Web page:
Republican Charlie Baker

To party veterans and lifelong Republicans, the Republican Party of 2019 is wholly unrecognizable. That Donald Trump has transformed the party by accelerating its gradual rightward drift and adding his own Trumpian flavour is a foregone conclusion. It is becoming increasingly clear that the jaw dropping GOP loss last November was catalyzed, if not caused, by precisely this phenomenon. The party’s once loyal educated suburban voting block has been progressively alienated from the GOP’s increasingly conservative and Trumpian mainstream.

With the administration’s policies on child separation, its infamous Muslim ban, healthcare for Americans with pre-existing conditions, and climate change largely seen as toxic and unpopular, the party took a beating in the House of Representatives and state legislatures. In  states like Virginia, New Hampshire, Minnesota, New York, and Colorado, Democrats took control or ended Republican supermajorities.

The GOP is left with very few genuinely moderate politicians in its ranks, as many of its moderates were defeated by Democrats in last year’s electoral bloodbath. The only Republicans left, it seems, are either the Trumpian Republicans, swept into office promising to ban Muslims and build the wall, or the Tea Party Republicans, seeking to gut the welfare state, restrict abortion rights, and cut taxes. However, at a time of turmoil, polarization, and crisis in the national Republican Party, there has emerged a highly unlikely phenomenon: the Northeastern Republican.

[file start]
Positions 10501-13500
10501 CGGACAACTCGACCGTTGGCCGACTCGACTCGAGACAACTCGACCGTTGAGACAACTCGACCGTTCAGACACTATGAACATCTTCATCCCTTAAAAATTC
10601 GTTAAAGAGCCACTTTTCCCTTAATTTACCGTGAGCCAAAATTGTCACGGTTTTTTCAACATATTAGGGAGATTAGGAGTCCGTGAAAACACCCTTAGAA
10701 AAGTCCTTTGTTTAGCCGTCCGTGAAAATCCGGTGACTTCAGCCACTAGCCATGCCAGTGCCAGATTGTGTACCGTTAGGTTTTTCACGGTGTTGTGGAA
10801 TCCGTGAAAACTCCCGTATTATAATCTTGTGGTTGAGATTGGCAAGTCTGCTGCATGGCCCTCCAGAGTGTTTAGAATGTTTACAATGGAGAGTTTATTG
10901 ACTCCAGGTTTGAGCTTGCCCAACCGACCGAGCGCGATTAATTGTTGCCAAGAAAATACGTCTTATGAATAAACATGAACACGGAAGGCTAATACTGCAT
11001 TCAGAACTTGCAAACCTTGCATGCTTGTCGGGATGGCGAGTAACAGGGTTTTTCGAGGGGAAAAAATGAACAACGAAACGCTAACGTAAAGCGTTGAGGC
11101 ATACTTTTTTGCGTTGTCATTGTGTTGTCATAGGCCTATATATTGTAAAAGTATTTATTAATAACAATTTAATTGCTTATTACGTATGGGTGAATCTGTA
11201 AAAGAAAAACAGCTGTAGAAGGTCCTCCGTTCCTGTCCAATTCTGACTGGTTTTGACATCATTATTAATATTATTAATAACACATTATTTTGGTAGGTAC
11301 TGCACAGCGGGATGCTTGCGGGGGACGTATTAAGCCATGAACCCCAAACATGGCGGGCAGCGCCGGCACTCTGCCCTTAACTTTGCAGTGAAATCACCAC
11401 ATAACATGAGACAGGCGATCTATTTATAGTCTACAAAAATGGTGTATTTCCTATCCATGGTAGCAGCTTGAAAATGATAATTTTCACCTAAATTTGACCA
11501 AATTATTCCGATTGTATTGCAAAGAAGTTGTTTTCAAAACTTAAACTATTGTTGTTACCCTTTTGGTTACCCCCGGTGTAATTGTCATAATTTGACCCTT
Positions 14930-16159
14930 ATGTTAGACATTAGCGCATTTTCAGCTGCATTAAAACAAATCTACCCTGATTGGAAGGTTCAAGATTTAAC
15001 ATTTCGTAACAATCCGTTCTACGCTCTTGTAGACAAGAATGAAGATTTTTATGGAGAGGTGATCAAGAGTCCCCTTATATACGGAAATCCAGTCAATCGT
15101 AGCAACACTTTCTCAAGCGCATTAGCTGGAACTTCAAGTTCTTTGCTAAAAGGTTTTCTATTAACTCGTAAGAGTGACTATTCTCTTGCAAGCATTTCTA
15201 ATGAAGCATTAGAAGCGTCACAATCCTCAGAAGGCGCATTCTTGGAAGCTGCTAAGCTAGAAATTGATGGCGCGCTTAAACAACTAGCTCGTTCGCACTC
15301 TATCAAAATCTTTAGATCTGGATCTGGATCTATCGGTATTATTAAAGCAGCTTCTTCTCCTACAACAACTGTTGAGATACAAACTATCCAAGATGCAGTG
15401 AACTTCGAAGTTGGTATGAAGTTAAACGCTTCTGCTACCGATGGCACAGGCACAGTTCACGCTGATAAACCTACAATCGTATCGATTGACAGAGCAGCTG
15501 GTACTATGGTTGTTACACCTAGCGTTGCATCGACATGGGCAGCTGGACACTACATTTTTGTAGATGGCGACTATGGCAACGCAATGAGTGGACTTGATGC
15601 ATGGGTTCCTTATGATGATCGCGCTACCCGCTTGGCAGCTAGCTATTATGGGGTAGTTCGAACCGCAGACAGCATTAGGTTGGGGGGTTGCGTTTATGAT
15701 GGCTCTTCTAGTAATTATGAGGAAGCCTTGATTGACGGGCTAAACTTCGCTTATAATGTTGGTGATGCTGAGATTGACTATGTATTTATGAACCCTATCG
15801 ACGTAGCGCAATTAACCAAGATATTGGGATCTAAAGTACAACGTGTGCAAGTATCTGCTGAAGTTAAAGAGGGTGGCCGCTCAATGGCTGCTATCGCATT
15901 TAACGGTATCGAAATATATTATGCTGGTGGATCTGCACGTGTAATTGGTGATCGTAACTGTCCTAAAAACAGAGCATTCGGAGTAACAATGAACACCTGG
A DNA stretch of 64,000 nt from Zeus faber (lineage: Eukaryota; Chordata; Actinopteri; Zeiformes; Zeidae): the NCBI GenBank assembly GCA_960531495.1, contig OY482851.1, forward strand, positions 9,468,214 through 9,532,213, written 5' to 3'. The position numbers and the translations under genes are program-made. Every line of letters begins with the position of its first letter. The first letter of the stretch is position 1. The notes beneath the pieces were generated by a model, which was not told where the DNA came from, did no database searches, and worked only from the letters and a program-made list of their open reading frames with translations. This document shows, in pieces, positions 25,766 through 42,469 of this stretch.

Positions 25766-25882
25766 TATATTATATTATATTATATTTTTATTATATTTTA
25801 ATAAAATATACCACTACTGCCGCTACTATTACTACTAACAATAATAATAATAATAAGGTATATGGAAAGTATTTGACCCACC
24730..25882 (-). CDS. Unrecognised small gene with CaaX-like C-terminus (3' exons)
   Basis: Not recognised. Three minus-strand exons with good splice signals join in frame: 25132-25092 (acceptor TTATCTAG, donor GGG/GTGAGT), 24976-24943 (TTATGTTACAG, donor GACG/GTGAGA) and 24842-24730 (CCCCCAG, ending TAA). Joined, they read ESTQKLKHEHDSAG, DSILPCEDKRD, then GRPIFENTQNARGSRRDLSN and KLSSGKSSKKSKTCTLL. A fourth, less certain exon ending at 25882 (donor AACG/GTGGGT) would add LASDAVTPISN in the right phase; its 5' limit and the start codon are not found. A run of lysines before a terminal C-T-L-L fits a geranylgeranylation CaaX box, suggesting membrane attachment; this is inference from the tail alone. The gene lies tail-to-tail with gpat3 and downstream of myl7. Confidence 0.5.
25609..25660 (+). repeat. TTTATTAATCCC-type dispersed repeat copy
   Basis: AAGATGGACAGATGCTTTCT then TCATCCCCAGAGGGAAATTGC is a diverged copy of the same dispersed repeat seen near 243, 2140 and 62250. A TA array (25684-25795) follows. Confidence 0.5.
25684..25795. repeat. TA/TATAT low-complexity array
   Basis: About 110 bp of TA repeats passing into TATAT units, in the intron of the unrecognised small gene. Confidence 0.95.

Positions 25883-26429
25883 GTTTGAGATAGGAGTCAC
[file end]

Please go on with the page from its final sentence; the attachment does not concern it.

Unlike most of their colleagues, these Republicans are managing to survive in blue states. In fact, they are thriving. From the liberal bastion of Maryland to the progressive strongholds of Vermont and Massachusetts, GOP Governors were re-elected in 2018 with large majorities. Take the case of Massachusetts Governor Charlie Baker, who was narrowly elected in 2014 and re-elected in a historic landslide.

Baker garnered nearly 67 percent of the vote in a Democratic wave year, and did so while voters simultaneously re-elected progressive members of Congress. Senator Elizabeth Warren won re-election on the same ballot with a margin of 60%.

The natural question is, what gives these Republicans the unique ability to win in states completely out of synch with their policy and political affiliations? The answer, it seems, is their willingness to do what most of their party will not: strike a moderate tone. While doing so sounds exceedingly simple and even trivial for a blue state Republican, the GOP’s increasingly right wing base in addition to monied special interests like the NRA and the Evangelical lobby makes this difficult.